This book provides a nice history of Western-style capitalism up to the current crash: bubbles, suburban development, technology. He compares this economic crisis to other societal resets like the Industrial Revolution and the Great Depression. Then he provides some insights about where we go from here. Florida is mostly focused on socio-economic issues and is particularly blind to environmental issues. For example, he dismisses Peak Oil not because it’s not an issue but because he thinks time wasted commuting is a bigger issue. Huh? All other resource constraints seem to be off his radar. That said, there are some important insights. He talks about megaregions as being economic powerhouses: Char-Lanta (Charlotte, Atlanta, Raleigh-Durham), So-Cal, Tor-Mon-tawa (Toronto, Montreal, Ottowa), So-Flo (Orlando, Tampa) Dal-Austin (Dallas and Austin), Hou-Orleans (Houston and New Orleans, Cascadia (Seattle, Portland, Vancouver BC), Pho-Tuc (Phoenix, Tucson) Den-Bo (Denver, Boulder).
Some of his insights are a blast from the past. Given that so many jobs are service jobs, Florida advocates for employee involvement strategies like Quality Circles (um, that was popular in the 1970’s-80’s but I’m all for resurrecting high-performance strategies); or more radical involvement like Whole Foods where the employees vote whether new probationary employees should be hired or Zappos where they offer new employees $1000 to quit as a test to see if they really fit the culture.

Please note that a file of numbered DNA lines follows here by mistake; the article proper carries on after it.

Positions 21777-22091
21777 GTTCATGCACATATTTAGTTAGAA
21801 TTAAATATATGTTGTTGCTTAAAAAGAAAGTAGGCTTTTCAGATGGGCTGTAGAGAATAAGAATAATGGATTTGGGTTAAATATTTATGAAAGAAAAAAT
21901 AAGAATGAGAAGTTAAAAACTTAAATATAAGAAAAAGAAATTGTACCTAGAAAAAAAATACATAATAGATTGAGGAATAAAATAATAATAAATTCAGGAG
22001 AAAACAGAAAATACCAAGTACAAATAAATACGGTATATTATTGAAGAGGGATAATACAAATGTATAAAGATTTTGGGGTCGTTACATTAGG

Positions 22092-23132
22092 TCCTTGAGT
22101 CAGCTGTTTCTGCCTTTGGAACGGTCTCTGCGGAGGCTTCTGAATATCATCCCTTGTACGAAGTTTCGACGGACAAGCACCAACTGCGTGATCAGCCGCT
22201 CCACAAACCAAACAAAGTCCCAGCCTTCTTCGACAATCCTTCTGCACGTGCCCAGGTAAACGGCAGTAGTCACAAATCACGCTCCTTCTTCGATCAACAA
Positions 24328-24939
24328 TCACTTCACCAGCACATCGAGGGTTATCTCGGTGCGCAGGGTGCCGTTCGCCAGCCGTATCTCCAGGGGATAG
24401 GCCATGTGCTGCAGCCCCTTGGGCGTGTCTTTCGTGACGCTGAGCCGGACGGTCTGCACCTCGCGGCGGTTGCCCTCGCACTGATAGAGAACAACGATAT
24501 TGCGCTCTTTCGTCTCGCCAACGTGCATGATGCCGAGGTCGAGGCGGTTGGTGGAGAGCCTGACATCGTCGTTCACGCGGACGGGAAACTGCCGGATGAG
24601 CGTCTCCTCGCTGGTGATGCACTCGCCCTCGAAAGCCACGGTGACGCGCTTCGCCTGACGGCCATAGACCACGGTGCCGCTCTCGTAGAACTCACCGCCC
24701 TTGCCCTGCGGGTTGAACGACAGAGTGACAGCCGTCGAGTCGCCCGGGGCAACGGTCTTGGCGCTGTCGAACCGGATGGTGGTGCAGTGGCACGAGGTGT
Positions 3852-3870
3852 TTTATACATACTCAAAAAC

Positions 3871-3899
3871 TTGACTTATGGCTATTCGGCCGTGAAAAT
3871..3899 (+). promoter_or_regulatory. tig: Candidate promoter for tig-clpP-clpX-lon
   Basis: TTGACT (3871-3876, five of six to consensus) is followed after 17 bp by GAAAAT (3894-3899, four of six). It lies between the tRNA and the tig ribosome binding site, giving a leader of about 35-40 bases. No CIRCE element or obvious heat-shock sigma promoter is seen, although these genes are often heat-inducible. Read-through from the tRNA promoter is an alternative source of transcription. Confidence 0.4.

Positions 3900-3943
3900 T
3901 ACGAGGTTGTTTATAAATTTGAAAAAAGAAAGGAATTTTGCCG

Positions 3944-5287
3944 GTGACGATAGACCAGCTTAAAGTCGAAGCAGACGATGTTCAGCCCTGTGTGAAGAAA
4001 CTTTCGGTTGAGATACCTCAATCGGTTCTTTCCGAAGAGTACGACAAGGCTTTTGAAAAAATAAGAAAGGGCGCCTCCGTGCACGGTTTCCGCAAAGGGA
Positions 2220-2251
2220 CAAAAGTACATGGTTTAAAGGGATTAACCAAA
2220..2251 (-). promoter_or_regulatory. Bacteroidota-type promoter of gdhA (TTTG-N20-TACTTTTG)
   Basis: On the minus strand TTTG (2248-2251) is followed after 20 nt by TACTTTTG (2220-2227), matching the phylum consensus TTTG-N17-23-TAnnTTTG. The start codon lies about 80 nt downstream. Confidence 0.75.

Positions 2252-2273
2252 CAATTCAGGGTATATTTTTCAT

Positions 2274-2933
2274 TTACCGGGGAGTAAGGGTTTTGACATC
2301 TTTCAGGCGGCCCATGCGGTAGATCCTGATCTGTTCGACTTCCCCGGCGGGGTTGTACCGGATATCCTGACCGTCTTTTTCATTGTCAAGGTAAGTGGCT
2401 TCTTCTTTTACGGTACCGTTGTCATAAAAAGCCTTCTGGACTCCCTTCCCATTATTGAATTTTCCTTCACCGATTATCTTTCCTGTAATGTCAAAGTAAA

He also picks up on some disruptive trends, like young people not being that interested in owning cars, in part driven by the percentage of income that we pay on housing and automobiles has doubled (about 22% in the 1950s to 44% in the mid-1980s. (Why the most recent figure is 25 years old was not explained.)
The book had some interesting statistics (eg China will have more high-speed rail by 2020 than the rest of the world combined). But in the end, I was not wowed by the book: Good information for anyone who’s not already paying attention, but not much in terms of new insights. The title was better than the content.
Florida, R. L. (2011). The great reset: how new ways of living and working drive post-crash prosperity. Toronto: Vintage Canada. ISBN-13: 978-0061937194